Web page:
Some might argue that God was already at work in the life of the eunuch since he went to Jerusalem to worship. However, since he was not a Jew and did not grow up hearing the stories of how God had rescued his people from Pharaoh and how the prophets proclaimed the coming Messiah. He only knew what he had read in the prophets but did not understand what it all meant. Here is how God worked in the world at this time: by sending Philip to proclaim the Gospel.

We bring the presence of God through sharing the Good News of the Gospel. Unless someone shares the Gospel, is God truly “already at work”? I would submit that God is at work in the world through His faithful followers and if we’re not willing to share, the world may not know what God’s will for them is.

And as they were going along the road they came to some water, and the eunuch said, “See, here is water! What prevents me from being baptized?” And he commanded the chariot to stop, and they both went down into the water, Philip and the eunuch, and he baptized him. And when they came up out of the water, the Spirit of the Lord carried Philip away, and the eunuch saw him no more, and went on his way rejoicing. –Acts 8:36-39 [ESV]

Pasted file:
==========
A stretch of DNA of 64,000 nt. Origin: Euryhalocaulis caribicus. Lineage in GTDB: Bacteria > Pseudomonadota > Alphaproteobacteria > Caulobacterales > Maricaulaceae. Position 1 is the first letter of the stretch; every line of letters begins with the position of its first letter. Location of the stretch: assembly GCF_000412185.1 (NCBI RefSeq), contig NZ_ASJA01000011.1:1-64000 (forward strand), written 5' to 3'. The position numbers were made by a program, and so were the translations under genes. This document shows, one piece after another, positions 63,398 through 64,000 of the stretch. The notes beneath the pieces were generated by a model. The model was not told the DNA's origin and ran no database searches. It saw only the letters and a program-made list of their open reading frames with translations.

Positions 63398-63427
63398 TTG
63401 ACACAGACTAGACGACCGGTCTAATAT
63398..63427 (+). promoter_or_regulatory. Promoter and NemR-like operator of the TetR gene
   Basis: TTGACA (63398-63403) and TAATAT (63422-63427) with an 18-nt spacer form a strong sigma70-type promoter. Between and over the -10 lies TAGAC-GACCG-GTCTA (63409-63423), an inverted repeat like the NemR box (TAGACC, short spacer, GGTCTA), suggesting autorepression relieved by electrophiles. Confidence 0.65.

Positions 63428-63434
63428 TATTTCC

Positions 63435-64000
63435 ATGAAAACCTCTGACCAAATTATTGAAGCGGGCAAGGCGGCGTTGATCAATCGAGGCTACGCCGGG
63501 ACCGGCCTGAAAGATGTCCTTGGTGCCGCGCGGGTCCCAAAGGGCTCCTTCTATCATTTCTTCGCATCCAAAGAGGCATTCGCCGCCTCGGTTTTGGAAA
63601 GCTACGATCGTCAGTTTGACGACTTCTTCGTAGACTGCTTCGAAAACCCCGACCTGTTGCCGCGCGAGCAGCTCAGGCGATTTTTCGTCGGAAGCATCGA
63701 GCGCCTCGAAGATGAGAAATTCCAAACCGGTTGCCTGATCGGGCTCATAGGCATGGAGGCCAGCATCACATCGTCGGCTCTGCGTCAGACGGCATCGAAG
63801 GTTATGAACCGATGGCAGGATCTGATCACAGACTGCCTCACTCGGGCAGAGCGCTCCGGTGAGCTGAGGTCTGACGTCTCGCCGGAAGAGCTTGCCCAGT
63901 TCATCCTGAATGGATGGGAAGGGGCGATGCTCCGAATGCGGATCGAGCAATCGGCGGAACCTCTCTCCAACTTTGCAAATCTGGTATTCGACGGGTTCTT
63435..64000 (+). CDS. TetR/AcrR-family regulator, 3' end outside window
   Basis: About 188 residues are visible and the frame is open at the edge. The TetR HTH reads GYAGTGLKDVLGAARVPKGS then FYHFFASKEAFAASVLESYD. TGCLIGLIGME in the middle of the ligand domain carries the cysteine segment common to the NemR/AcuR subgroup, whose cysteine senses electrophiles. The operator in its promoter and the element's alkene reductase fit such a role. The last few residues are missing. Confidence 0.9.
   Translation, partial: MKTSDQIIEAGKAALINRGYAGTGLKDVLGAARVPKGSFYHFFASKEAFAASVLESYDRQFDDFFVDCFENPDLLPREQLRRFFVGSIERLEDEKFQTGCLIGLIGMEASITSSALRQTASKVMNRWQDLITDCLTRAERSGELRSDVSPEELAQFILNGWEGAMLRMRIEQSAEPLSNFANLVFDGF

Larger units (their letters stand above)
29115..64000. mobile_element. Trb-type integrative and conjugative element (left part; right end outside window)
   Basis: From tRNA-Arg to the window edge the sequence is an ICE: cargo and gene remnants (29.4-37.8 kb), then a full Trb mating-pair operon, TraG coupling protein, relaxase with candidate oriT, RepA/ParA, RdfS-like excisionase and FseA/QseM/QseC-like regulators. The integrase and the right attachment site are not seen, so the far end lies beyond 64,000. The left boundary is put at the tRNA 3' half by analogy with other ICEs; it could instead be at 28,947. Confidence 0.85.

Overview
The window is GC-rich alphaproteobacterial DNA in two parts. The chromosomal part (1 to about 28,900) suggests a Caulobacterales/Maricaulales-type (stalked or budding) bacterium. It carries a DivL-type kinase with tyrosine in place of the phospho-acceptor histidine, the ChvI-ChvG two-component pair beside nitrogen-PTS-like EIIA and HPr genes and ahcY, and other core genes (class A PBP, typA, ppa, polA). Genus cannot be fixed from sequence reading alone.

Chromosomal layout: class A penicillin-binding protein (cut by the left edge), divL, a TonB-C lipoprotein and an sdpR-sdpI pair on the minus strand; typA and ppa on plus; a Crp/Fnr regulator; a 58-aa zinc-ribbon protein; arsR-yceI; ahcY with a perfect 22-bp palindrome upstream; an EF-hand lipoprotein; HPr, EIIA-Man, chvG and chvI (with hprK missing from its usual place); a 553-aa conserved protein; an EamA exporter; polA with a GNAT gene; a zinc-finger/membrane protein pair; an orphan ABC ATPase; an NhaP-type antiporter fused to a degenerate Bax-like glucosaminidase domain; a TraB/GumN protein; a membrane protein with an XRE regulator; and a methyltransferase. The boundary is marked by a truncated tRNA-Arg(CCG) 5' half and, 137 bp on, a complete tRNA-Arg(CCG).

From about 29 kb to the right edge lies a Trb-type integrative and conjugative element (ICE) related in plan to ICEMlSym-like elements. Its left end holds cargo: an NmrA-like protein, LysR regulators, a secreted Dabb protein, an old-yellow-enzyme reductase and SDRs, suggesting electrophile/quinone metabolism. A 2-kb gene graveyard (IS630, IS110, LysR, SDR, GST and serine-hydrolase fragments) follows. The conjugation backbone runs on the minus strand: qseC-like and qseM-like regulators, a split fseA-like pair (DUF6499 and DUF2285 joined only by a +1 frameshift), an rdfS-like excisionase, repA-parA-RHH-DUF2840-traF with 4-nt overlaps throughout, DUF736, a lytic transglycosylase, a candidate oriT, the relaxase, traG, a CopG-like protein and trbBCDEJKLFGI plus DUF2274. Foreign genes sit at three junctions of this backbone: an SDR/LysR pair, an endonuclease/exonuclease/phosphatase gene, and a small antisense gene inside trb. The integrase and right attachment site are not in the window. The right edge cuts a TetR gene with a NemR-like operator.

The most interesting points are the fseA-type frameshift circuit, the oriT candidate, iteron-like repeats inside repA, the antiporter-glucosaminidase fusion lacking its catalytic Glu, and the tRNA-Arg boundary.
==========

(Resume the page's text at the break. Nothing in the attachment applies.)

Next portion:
Only at the sharing of the Gospel by Philip do we truly see God at work in the world. This goes for the saved and the unsaved. We must continually be reminded where our hope lies. We cannot assume God is “at work” if we’re not willing to be at work ourselves in sharing His Word with everyone we come in contact with. When it comes to that, I agree with Robert Preus when he said, “The Gospel assumed is the Gospel denied.”

I see two dangers in assuming God is “already at work” in the manner of the original phrase: 1.) We get ecumenical universalism. People who accept every and all doctrine without a Berean spirit or 2.) Complete atheism.

There are many people who do good and kind things for others. Some of them who reject God or who worship other gods. Is that God “at work” in the name of a different god?

Our ultimate Mission (with a big “M” like Ryan Kelly referred to in his article) is to proclaim Jesus Christ and Him crucified for the forgiveness of our sins. That is the best and most biblically faithful way we can join God in the work he is already doing in the world. When we share the Gospel, the Holy Spirit is active in the lives of the people who hear. If we are unwilling to share it, we have assumed they understand His Word and the possibility occurs that they might follow any and every kind of false doctrine that is out in the world. Some may even wonder why it matters to be a Christian since non-Christian organizations are able to accomplish the same kinds of things without Jesus. The difference is we know where our ultimate hope lies.

“You are the light of the world. A city set on a hill cannot be hidden. Nor do people light a lamp and put it under a basket, but on a stand, and it gives light to all in the house. In the same way, let your light shine before others, so that they may see your good works and give glory to your Father who is in heaven. — Matthew 5:14-16 [ESV]